90 schoolchildren among tourists who flee for their lives as Lord of the Rings ‘Mount Doom’ volcano erupts

(dailymail) A group of 90 schoolchildren fled from a volcano in New Zealand dubbed ‘Mount Doom’ featured in Lord of the Rings after it erupted today.
An ash plume more than 5,280ft high was seen emitting from the Te Maari crater on Tongariro Mountain there was a thick smell of sulphur in the air making it difficult to breathe.
The pupils from Napier, who were walking the Tongariro track with six parents and four teachers, are believed to be safe along with other hikers despite being less than a mile from the eruption.

Tamatea Intermediate School teacher Lomi Schaumkel said: ‘We were right up there next to it. It was just amazing.
‘We were probably only a kilometre away from it. We were right next to one of the signs saying we were out of the danger zone.

‘We saw all these tourists running away from it. We didn’t stick around long.’
A further 20 pupils from Gulf Harbour School in Whangaparoa with parents and guides were also just 820 yards from where the crater erupted.
Conservation Department area manager Jonathan Maxwell said 30 to 50 people were being evacuated from the Tongariro Alpine Crossing track and that no injuries had been reported.

State highways in the area have also been closed.
Two bus drivers from Nimon and Sons, who drove the Napier pupils to the mountain, had reported back to their base that they could see an ash plume one mile high, a spokesman said.
GNS Science confirmed that the eruption at the crater happened shortly after 1.20pm today. It is the second eruption on the mountain this year after an eruption on August 6.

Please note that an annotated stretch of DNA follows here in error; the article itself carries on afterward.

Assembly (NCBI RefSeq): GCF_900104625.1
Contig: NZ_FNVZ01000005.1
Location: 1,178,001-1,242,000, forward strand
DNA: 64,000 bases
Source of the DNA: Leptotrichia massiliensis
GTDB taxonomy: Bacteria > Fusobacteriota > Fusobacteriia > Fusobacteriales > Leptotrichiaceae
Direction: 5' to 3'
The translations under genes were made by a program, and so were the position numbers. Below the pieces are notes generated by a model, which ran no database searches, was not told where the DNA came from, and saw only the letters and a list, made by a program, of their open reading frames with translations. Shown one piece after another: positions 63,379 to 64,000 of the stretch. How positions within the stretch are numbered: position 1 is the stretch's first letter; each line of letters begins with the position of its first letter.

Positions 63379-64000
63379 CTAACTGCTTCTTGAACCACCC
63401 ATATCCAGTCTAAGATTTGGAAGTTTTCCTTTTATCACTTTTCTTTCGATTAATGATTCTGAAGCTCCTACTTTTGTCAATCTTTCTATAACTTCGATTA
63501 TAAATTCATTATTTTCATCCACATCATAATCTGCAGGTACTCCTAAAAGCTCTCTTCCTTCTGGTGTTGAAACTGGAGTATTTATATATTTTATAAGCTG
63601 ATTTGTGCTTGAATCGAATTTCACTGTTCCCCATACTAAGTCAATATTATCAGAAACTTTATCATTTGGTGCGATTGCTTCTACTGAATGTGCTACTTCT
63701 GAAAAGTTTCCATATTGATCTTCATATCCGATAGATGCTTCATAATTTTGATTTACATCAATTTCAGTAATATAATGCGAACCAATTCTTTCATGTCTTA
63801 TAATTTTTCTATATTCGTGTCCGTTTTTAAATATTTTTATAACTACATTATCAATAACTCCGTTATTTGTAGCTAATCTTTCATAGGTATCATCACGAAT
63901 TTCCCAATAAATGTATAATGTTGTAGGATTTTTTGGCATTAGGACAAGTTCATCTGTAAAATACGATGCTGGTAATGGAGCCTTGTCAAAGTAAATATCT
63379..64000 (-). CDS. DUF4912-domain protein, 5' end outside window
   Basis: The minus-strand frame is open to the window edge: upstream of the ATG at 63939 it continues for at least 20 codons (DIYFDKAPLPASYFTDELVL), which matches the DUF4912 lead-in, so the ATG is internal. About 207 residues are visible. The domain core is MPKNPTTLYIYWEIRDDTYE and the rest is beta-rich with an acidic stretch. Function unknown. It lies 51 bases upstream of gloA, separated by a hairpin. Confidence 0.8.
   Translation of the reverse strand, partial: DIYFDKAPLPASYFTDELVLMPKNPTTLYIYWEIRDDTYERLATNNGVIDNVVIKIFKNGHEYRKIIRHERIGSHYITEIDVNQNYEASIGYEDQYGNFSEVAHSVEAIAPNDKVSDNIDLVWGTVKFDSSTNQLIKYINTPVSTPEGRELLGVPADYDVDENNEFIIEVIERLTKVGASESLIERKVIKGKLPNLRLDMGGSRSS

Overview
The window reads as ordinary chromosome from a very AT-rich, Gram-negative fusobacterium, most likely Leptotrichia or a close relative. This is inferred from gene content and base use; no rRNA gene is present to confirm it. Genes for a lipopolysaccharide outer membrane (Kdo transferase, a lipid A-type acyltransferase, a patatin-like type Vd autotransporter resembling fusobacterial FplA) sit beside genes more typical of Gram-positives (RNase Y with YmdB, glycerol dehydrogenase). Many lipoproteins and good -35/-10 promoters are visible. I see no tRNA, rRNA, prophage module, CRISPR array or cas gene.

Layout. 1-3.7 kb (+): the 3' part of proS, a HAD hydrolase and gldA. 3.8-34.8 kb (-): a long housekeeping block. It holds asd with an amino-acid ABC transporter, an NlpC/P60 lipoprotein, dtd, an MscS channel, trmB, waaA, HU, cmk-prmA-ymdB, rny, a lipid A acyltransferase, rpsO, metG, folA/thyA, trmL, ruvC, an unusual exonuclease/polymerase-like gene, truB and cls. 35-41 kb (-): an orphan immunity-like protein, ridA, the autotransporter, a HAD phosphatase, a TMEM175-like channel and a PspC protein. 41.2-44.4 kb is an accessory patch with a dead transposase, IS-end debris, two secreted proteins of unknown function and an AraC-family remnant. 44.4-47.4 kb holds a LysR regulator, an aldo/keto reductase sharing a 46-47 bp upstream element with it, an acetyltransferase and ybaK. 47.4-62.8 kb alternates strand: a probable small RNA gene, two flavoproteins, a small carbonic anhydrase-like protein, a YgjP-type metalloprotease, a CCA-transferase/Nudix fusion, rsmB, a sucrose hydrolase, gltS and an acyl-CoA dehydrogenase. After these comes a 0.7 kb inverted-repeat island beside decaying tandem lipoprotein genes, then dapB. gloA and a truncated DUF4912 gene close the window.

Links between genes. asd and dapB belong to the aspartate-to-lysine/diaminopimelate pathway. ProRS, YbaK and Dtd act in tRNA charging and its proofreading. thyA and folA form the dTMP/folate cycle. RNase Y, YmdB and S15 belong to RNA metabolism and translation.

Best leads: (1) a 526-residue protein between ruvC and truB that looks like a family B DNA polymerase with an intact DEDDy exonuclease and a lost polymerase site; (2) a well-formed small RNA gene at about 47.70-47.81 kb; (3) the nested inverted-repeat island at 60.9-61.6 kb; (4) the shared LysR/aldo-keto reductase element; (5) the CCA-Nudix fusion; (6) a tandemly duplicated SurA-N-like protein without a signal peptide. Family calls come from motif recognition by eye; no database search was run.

The Department of Conservation had previously warned hikers to avoid the summit of Mount Ruapehu.
They said that temperature readings by scientists indicated there was an increased risk of eruption at New Zealand’s largest active volcano.

GNS had said that temperatures below a lake in the crater of the North Island indicated a vent was partially blocked, leading to increased pressure that made eruptions more likely ‘over the next weeks to months’.
The eruption lasted for about five minutes and the GNS has updated the alert on Tongariro to level two indicating ‘minor eruptive activity’.
Airline Air New Zealand have cancelled flights between Taupo and Wellington because of the volcanic activity and the aviation colour code was raised to red which meant there was a ‘significant emission of ash’ in the atmosphere.
An Air New Zealand spokesman said the airline was working with the Civil Aviation Authority and the MetService to monitor the ash cloud.
Nearby Lake Rotoaira resident Robyn Bennett said there was a big black ash cloud over her house, about a mile from the eruption site.
She said: ‘It just blew her stack. It’s hard to breathe if you go outside, it’s pushing out quite heavily.’
Ms Bennett said she did not hear the eruption but it looked like a new vent had formed in front of a previous eruption crater. The ash cloud was seen moving east towards Napier and Taupo.

Ann Lambert, owner of the Rainbow Motel at Tokaanu, near Turangi, said she had not heard any noise, unlike the previous time Tongariro erupted when there had been a ‘huge loud noise’.
She said: ‘We weren’t aware it had happened. We just looked up and saw it.’
A national advisory has been issued by Civil Defence saying regions from Waikato down to Hawke’s Bay could be affected by ash cloud.
The eruption in August sent a plume of ash 20,000ft into the atmosphere, showering the North Island and disrupting domestic air travel.

The 2,797m (9,177ft) mountain also erupted in 2007, sending a lahar – a fast-moving stream of mud and debris – down the mountain but causing no injuries.
In 1953, a massive lahar from the mountain caused New Zealand’s worst rail disaster when it washed away a bridge at Tangiwai and a passenger train plunged into the Whangaehu River, claiming 151 lives.
Director Peter Jackson used Mount Ruapehu and the neighbouring Mount Ngauruhoe to depict Mount Doom in The Lord of the Rings movies.

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